The office of General Counsel issued the following informal opinion on August 3, 2000, representing the position of the New York State Insurance Department.

Re:  Revocation of Domestic Insurer’s license.

Questions Presented:

1. May the Insurance Department suspend or revoke a domestic insurer’s license for failure to comply with requirements of the New York Insurance Law?

2. Does the Department have jurisdiction to take action against employers who mislead their employees about their health insurance plans?


1. Yes. Various provisions of the Insurance Law address this. N.Y. Ins. Law § 1104 (c) (McKinney 2000) authorizes the Superintendent to "suspend the license, restrict the license authority, or limit the amount of premiums written in this state" of certain insurers, including domestic insurers, in regard to an insurer’s inadequate surplus in relation to outstanding liabilities or financial needs.

Article 74 of the N.Y. Ins. Law (McKinney 2000) provides for the rehabilitation, liquidation, conservation, and dissolution of insurers, including domestic insurers. One of the grounds which permits the Superintendent to apply for an order to liquidate the business of a domestic insurer is that the insurer willfully violated any state law. (N.Y. Ins. Law §§ 7402 (f) and 7404 (McKinney 2000)).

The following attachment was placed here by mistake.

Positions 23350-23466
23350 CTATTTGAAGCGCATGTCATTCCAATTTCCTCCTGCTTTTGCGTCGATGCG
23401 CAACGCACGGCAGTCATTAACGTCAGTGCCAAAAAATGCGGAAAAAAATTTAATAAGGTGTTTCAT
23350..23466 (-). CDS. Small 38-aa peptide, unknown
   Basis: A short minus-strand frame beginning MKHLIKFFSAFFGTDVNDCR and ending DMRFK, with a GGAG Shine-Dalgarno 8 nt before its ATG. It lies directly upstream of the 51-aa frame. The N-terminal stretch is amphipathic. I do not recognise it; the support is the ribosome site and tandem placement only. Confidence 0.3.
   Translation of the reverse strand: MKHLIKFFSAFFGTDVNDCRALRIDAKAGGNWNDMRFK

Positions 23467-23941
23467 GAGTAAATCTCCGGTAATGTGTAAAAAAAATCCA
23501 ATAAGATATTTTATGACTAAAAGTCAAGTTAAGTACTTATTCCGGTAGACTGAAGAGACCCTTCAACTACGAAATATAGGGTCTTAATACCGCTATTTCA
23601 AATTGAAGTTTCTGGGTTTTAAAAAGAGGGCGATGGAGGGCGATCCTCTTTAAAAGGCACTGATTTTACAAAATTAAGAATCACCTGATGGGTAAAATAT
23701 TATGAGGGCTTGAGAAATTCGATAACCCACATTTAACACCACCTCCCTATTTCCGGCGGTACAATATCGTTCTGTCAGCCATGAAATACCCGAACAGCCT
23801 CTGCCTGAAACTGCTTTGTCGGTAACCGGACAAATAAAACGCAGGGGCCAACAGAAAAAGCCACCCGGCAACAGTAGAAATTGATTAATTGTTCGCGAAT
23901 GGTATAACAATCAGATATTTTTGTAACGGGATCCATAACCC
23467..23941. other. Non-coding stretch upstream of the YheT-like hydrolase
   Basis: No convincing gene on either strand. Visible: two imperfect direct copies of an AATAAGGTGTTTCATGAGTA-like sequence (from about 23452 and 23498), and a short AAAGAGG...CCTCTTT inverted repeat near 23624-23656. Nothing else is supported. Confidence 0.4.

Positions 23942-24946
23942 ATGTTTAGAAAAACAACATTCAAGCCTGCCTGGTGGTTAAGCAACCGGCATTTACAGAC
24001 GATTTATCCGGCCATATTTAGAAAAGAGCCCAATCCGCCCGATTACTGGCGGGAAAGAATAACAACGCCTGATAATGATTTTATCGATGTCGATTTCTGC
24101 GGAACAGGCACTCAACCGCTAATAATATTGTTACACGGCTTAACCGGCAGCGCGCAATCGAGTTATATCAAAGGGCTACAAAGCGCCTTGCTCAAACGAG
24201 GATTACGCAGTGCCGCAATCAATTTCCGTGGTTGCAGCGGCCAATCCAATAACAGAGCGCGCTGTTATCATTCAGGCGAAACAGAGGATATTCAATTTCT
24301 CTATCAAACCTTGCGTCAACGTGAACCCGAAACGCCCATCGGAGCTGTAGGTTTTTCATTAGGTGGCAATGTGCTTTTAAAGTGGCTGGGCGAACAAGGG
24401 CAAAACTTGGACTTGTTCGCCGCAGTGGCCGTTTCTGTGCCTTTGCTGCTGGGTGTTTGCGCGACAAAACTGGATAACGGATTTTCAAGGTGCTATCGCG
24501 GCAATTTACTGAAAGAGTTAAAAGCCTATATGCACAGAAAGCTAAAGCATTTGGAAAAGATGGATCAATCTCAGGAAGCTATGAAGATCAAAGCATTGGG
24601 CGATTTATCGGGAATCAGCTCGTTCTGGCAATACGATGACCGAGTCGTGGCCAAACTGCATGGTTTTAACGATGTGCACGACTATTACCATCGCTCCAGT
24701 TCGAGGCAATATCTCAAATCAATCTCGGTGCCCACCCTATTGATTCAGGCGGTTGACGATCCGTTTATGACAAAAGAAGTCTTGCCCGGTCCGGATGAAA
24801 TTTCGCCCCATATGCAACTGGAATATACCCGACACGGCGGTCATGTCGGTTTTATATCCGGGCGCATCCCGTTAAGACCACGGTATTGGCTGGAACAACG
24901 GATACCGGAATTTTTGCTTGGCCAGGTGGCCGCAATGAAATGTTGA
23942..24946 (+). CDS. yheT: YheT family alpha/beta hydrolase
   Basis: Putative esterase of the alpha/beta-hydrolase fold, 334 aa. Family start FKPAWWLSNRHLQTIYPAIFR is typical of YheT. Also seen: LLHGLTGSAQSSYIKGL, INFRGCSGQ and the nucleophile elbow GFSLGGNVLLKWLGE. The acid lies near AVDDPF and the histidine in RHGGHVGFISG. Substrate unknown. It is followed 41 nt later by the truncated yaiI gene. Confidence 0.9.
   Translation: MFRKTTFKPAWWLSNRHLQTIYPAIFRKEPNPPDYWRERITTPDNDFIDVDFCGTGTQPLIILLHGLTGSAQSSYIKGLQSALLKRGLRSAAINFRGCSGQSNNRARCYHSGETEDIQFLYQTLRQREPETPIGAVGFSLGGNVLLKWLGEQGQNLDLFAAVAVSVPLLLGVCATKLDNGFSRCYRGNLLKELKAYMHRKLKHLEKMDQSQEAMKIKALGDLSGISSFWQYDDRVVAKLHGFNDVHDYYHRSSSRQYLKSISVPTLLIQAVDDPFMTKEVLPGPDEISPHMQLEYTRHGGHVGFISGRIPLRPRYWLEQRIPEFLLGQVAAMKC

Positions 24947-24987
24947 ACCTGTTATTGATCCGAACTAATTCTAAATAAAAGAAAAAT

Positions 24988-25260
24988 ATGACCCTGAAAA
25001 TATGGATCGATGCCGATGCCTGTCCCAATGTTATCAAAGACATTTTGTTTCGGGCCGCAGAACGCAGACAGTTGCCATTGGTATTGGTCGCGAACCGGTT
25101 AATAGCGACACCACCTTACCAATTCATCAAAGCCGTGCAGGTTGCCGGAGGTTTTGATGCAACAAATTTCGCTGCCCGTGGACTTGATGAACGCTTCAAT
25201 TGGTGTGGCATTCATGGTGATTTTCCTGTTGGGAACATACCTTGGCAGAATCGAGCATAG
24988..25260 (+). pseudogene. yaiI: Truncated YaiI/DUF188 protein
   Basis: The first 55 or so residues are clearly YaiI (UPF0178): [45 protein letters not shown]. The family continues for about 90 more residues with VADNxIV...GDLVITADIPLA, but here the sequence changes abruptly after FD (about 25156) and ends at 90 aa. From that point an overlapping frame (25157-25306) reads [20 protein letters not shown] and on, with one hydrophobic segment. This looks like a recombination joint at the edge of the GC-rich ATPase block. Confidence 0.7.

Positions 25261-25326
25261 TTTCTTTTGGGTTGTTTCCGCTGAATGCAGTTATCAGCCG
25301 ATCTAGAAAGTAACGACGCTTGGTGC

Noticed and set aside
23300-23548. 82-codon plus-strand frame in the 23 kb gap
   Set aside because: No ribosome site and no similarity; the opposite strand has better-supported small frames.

2. No. The answer to this question may be found within the federal Employee Retirement Income Security Act of 1974 ("ERISA"), 29 U.S.C. § 1001 et seq., enforcement of which is beyond our jurisdiction.


None provided.


The questions posed lack a factual foundation, which precludes further analysis.

For further information you may contact Associate Attorney Jeffrey A. Stonehill at the New York City Office.